Maputo — Alfredo Gamito, chairperson of the Public Administration Commission of the Mozambican parliament, the Assembly of the Republic, is confident that the municipal elections scheduled for late 2013 can be held on time, despite the late passage through parliament of amended electoral legislation.
In May 2010, the Assembly charged Gamito’s commission with rewriting the legislation. The task took two and a half years, largely because the main opposition party, the former rebel movement Renamo, refused to compromise on its demand for an opposition majority on the National Elections Commission (CNE).
The legislation was passed last week, less than a year before the municipal elections. A new CNE must now be set up, plus subordinate elections commissions in all provinces, districts and cities. The CNE cannot be set up before the next Assembly sitting, which begins in February.
Eight of the 13 CNE members are appointed by the three parliamentary groups – five by the ruling Frelimo Party, two by Renamo and one by the Mozambique Democratic Movement (MDM). Furthermore the Assembly plenary must also vet the three CNE members proposed by civil society organisations.
The new law states that civil society bodies may propose candidates for the CNE to an ad-hoc commission set up by the Assembly. From the names proposed, the ad-hoc commission will draw up a short list of between 12 and 16 names that will be submitted to the Assembly plenary.
A secret ballot vote in the plenary will choose the three CNE members, while the three runners-up become supplementary members who will take over if any of the full members dies, resigns or is incapacitated.
At a meeting in Maputo on Monday to explain the new laws, organised by the Electoral Observatory, the country’s largest election observation body, Gamito was confident that setting up the ad-hoc commission, and all other necessary procedures would be undertaken by the Assembly immediately the next sitting begins.
Furthermore, there was no legal vacuum. Gamito said that, even if the amended laws had not been passed, the 2013 municipal elections would have gone ahead on the basis of the existing legislation. Nor was it true that there is currently no CNE – the old CNE, which organised the 2008 municipal and 2009 general elections still exists, and only leaves office when a new CNE is sworn in.
Gamito believed that some preparations for the elections could be undertaken immediately by the existing CNE and its executive body, the Electoral Administration Technical Secretariat (STAE).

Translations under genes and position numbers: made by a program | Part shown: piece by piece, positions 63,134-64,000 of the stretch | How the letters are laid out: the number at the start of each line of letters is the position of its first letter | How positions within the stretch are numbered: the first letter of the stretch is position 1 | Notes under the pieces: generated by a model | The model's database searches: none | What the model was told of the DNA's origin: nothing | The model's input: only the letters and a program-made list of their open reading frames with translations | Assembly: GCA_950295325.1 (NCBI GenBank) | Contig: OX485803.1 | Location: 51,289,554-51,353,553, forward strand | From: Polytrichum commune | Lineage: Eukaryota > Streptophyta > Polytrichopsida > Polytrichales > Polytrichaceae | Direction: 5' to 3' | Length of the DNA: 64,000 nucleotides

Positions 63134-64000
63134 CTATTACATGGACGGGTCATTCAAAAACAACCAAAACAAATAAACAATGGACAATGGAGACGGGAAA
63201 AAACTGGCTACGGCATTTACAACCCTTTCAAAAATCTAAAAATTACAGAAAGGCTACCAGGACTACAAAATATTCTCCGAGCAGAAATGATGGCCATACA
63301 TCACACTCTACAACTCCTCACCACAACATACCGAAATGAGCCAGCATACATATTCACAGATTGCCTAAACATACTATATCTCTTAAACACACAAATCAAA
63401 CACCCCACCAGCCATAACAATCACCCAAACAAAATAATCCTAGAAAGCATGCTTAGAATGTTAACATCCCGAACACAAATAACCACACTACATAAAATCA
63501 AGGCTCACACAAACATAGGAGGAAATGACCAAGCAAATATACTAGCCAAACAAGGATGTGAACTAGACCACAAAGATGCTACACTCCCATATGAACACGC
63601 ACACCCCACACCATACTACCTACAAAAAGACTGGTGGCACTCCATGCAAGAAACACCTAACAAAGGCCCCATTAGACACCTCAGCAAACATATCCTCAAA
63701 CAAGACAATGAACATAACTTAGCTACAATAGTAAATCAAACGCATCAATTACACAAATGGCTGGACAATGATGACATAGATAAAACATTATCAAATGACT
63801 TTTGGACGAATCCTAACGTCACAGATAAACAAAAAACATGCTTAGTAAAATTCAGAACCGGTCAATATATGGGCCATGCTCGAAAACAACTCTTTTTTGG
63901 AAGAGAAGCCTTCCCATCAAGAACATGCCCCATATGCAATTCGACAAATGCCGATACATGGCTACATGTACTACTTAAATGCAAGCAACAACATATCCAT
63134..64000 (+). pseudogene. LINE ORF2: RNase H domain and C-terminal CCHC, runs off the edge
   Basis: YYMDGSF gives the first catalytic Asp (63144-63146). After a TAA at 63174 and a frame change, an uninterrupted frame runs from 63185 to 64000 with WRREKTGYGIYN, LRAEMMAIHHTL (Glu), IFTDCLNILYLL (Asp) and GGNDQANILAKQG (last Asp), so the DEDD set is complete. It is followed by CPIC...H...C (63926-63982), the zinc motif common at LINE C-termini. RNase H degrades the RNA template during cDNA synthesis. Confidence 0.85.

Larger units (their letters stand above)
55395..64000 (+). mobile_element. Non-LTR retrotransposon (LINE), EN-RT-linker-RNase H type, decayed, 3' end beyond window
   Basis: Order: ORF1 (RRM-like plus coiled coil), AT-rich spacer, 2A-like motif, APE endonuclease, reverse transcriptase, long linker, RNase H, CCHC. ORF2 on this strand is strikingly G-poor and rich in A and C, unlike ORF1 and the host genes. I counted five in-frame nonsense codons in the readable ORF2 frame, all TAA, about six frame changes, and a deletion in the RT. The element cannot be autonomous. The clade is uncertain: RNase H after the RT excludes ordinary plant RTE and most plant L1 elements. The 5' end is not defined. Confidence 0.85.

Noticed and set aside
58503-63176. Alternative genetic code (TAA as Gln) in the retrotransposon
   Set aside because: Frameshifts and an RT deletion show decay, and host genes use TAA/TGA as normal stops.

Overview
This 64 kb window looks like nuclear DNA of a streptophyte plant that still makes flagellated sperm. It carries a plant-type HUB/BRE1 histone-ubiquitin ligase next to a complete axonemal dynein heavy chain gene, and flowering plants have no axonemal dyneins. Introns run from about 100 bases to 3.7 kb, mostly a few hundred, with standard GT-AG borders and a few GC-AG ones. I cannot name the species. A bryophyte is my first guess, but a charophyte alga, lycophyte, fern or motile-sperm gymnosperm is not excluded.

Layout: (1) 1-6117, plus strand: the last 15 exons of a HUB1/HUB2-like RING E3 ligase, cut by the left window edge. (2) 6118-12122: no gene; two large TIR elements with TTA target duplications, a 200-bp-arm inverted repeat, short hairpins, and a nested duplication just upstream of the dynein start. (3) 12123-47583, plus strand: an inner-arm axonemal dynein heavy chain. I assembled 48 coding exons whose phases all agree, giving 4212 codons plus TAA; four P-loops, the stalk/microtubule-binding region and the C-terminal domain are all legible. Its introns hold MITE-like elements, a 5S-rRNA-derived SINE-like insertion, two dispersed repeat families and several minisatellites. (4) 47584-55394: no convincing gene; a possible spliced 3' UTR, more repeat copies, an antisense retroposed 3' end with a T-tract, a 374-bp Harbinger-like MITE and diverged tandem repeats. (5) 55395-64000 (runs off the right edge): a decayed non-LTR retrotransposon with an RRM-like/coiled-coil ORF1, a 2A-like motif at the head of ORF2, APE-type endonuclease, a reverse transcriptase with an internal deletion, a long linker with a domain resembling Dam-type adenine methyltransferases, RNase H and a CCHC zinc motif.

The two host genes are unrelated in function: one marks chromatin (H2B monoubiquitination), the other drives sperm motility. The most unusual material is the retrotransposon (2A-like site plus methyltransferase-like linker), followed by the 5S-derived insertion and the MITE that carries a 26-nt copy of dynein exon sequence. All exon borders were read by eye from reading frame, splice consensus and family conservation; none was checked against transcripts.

“There is no legal or technical problem in holding municipal elections in 2013”, he insisted.
Apart from the composition of the CNE and STAE, the other issue on which Renamo refused to compromise was its demand that all polling station monitors from the competing parties should receive a paper copy of the voter roll for their station.
Frelimo objected, partly because of the confidentiality of the voters’ data, and partly because of the huge amount of paper that would be required. Gamito pointed out that Frelimo offered a compromise – an electronic version of the entire voter roll could be provided for each party, which could then, using its own money and paper, print out whatever it wanted.
Renamo, which has always been suspicious of computers, rejected this proposal and, since neither Frelimo nor the MDM were interested in giving monitors their own copy of the register, the law as passed contains no provision for either a hard or an electronic version to be distributed.
“It was a Renamo proposal”, said Gamito, “and Renamo didn’t accept any change to its proposal. So the proposal fell”.
Nonetheless, the registers will be available for consultation at the voter registration posts, so that voters can check that their names have been included correctly. On election day itself, each polling station will have two copies of its register – one for use by polling station staff, for ticking off the names of people as they vote, while the other will be stuck on the wall to guide the voters.